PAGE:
Service Processor Access to Firmware Behind Northbridge Controller

FIG. 3 shows a computer architecture 300 according to an embodiment of the invention in which the service processor 226 is able to access the firmware 212 behind the Northbridge controller 202. The computer architecture 300 can be identical to the computer architecture 200 of FIG. 2, except for the added components that enable the service processor 226 to access the firmware 212.

A first multiplexer 302, or mux, is inserted in the LPC bus 228 between the firmware 230 and the Southbridge controller 204, and a second multiplexer 304 is inserted in the LPC bus 210 between the firmware 212 and the Northbridge controller 202. Furthermore, another LPC bus 308 is added between the first multiplexer 302 and the second multiplexer 304. A multiplexer control line 306, controlled by the service processor 226, is coupled to each of the multiplexers 302 and 304. Otherwise, the architecture 300 of FIG. 3 can be the same as that of FIG. 2, and like-numbered components are otherwise not duplicatively described. Note that where the architecture 300 operates in a multi-node system, such that the architecture 300 is for a single node, other nodes are communicatively coupled to the Northbridge controller 202, as indicated by the line 314.

The control signal on the control line 306 asserted by the service processor 226 can have one of two values, to cause the control line 306 to have one of two states. Where a first value is asserted, the control line 306 is in a first state, and firmware access indicated by the lines 310 and 312 is enabled. That is, the service processor 226 can access the firmware 230, while the processor 206 can access the firmware 212, as well as the firmware 230. When a second value is asserted, the control line 306 is in a second state, and firmware access indicated by the line 316 is enabled. That is, the service processor 226 can access the firmware 212, but not the firmware 230. The processor 206 cannot access either the firmware 212 or the firmware 230.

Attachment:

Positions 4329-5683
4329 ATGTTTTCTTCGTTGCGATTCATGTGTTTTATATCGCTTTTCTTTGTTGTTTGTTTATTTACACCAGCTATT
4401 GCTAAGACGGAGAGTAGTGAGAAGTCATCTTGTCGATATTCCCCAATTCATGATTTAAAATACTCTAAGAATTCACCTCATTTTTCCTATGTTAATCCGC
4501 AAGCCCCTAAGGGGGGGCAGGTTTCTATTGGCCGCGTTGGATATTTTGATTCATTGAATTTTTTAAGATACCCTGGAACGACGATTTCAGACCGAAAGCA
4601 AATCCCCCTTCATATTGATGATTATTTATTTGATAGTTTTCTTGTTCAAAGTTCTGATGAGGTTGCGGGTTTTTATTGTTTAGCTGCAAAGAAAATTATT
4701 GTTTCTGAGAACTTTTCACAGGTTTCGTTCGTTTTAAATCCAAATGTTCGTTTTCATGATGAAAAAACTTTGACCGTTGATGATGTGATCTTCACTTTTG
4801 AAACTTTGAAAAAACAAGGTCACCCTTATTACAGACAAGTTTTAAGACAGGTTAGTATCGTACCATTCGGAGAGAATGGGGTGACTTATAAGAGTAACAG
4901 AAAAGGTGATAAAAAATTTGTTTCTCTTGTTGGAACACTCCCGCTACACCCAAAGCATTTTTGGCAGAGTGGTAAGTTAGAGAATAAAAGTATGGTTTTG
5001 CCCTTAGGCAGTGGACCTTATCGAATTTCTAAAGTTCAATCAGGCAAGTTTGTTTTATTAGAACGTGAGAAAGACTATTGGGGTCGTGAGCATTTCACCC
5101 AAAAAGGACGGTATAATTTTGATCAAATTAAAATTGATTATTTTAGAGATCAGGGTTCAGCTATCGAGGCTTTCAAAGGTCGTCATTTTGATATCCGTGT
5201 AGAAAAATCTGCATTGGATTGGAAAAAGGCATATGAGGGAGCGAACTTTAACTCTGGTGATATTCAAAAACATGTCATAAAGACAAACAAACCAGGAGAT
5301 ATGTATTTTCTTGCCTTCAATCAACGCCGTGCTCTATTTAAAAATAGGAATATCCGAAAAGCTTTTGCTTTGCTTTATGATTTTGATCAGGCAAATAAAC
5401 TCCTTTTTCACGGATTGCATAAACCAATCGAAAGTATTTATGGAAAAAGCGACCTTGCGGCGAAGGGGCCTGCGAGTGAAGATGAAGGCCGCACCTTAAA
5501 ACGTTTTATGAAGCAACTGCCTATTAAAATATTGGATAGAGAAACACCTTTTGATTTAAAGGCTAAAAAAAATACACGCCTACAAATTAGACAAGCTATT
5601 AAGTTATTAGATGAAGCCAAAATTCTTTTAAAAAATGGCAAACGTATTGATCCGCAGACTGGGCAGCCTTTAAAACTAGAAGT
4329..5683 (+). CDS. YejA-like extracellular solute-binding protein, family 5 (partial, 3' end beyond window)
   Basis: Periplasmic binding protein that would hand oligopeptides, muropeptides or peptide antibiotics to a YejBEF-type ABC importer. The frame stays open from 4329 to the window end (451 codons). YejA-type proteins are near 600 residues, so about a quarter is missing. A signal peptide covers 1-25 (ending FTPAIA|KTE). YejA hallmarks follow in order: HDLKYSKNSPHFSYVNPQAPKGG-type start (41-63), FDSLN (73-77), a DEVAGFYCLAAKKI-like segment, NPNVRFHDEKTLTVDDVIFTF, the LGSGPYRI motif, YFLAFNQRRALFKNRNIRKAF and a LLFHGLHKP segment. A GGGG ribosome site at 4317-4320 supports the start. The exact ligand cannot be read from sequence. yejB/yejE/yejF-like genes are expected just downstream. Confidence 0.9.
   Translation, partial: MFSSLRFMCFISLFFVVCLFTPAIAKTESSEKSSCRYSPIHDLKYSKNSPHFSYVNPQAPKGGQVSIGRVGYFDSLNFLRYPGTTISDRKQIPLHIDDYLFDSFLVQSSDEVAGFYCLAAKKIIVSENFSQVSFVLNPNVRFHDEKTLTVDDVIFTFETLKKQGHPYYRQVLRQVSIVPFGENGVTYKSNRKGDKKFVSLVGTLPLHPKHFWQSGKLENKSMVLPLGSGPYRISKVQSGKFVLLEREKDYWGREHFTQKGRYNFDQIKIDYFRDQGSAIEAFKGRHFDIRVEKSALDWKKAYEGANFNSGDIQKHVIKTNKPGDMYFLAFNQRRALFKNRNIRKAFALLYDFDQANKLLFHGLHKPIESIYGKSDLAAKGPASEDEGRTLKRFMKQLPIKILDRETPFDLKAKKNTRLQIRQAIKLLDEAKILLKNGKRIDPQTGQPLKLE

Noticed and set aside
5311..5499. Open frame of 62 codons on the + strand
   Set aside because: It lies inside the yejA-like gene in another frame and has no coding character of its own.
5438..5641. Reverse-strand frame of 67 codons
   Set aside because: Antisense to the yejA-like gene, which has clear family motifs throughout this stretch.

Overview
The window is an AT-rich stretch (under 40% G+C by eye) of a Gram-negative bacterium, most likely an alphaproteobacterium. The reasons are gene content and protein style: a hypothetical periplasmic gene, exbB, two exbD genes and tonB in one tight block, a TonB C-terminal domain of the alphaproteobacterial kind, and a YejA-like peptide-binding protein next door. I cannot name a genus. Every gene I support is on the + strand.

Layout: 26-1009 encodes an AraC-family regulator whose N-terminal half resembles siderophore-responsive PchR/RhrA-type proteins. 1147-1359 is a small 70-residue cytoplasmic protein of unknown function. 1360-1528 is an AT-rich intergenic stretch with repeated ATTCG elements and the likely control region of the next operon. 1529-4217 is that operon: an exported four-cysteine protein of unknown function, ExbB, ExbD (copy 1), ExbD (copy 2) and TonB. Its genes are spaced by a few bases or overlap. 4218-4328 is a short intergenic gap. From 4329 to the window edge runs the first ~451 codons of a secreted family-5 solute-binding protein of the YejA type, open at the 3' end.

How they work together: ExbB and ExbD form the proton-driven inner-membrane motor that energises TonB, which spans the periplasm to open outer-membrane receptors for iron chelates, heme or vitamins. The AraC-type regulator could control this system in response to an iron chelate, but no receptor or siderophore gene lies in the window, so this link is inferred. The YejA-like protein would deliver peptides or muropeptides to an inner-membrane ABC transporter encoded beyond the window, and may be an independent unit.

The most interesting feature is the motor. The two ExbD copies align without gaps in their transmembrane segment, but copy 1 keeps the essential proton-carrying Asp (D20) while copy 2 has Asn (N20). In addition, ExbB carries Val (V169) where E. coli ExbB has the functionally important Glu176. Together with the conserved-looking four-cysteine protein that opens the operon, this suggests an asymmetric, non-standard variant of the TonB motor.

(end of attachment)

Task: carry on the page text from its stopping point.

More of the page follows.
The multiplexers 302 and 304 thus operate in unison as a system, in accordance with the control signal value asserted on the control line 306, and thus in accordance with the state of the control line 306. The multiplex control line is the control line 306, as controlled by the service processor 226. In this way, the service processor 226 is able to access the firmware 230, as indicated by the line 310, as well as the firmware 212, as indicated by the line 316.

Specific Implementation of Multiplexers

FIG. 4 shows a computer architecture 400 according to an embodiment of the invention in which detail of the multiplexers 302 and 304 of FIG. 3 is provided. The computer architecture 400 otherwise is identical to the computer architecture 300 of FIG. 3. Like-numbered components of FIG. 3 are also otherwise not duplicatively described.

The multiplexer 302 is represented as a switch 402 able to connect the left side of the bus 228 to either the right side of the bus 228, where the switch 402 makes contact with the position 404, or the bus 308, where the switch 402 makes contact with the position 406. Similarly, the multiplexer 304 is represented as a switch 408 able to connect the right side of the bus 210 to either the left side of the bus 210, where the switch 408 makes contact with the position 410, or the bus 308, where the switch 408 makes contact with the position 412. Implementation of each of the switches 402 and 408 can be accomplished by using transistors, such as field-effect transistors (FETs), by using other electrical components, or can be accomplished in other manners.